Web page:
Patrick Lyoya’s funeral was held Friday at the church in Grand Rapids

GRAND RAPIDS, Mich. — Relatives will gather Friday to celebrate the life and mourn the death of Patrick Lyoya, who was fatally shot by a police officer during a traffic stop earlier this month.

The 11 a.m. service, with a eulogy from civil rights leader Reverend Al Sharpton, will recall some of the racial challenges America — and the police — face. Lyoya was black and the officer, who has not been named, is white.

Family attorney Benjamin Crump – who has represented high-profile victims of police brutality including Breonna Taylor, George Floyd and Michael Brown – is expected to speak at the funeral and said he would appeal to stock.

Video of Lyoya’s arrest and fatal shooting, which sparked protests and garnered national attention, raises questions about whether race was an issue and whether lethal force was necessary.

Patrick Lyoya was killed after struggling with a policeman during a traffic check.

Lyoya was arrested on April 4 by a police officer who said his license plate did not match that of the car. After Lyoya got out of the car, a short chase and struggle ensued.

The officer pulled out his Taser at one point, video footage showed. The two fought for the Taser and the officer fired a bullet in the back of the neck. The independent autopsy report showed no other wounds on the body apart from the gunshot wound.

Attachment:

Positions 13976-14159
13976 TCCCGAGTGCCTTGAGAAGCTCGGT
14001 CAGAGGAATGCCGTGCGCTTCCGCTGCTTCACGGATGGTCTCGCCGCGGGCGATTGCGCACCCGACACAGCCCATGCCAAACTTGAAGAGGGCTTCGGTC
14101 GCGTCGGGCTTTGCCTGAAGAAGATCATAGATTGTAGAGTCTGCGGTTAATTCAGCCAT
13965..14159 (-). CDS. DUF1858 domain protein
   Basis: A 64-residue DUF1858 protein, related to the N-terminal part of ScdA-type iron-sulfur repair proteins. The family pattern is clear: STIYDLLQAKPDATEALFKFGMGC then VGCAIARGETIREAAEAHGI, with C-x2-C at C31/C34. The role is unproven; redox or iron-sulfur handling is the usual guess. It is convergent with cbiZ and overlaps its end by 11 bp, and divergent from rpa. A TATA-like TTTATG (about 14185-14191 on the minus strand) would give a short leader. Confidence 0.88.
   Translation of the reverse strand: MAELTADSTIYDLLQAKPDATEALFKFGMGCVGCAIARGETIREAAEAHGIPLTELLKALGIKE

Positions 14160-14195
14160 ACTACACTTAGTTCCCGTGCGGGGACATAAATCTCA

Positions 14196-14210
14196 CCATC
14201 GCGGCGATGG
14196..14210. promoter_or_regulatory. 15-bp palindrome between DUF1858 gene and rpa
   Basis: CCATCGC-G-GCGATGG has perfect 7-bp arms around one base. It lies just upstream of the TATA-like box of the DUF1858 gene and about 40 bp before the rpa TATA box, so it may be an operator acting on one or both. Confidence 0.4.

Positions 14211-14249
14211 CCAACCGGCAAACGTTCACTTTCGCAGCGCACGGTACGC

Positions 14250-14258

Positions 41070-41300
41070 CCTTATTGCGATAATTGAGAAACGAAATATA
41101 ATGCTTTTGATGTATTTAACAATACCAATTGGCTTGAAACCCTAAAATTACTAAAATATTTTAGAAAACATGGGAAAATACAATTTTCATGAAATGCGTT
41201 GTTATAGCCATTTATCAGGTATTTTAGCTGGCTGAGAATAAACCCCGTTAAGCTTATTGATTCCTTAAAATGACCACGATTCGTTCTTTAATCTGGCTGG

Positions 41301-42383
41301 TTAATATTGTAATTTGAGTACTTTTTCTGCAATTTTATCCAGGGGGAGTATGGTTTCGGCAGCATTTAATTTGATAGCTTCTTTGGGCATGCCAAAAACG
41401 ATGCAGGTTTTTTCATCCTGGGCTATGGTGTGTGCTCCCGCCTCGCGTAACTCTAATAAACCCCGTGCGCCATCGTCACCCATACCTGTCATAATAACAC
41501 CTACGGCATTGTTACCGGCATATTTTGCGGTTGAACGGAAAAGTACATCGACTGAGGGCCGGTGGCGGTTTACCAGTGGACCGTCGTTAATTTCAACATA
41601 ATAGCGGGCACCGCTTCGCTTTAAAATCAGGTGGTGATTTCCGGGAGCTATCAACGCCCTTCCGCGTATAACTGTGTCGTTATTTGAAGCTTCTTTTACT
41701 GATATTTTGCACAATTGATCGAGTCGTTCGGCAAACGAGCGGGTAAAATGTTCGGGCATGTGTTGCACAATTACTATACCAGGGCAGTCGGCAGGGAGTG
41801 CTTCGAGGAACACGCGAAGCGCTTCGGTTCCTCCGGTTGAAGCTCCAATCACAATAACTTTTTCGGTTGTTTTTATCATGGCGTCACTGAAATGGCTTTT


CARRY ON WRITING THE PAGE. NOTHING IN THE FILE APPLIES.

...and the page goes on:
Crump said Thursday that Lyoya “was brutally executed.”

The officer, whose name has not been released by authorities, is on paid leave and is being investigated by Michigan State Police. No charges have been brought against him.

Lyoya, a refugee from the Democratic Republic of Congo, and his family have faced violence and persecution in Congo, which has experienced protracted conflict. Over the past two years, immigrants from the Congo have made up the largest group of refugees in Michigan.

PATRICK LYOYA ESCAPED VIOLENCE IN CONGO:He came to seek the “safe haven” of the United States. Then the police killed him.

Lyoya’s parents told the Detroit Free Press, part of the USA TODAY Network, last week that he was a loving son who worked at a small auto parts manufacturing plant.

“They told us that in America there is peace, there is security, you are not going to see any more murders,” said Lyoya’s mother, Dorcas Lyoya. She added that the United States was described as “a safe haven”.

The service will be held at the Renaissance Church of God in Christ, which can accommodate 1,000 mourners.

Contact Niraj Warikoo: or Twitter @nwarikoo.

USA Today

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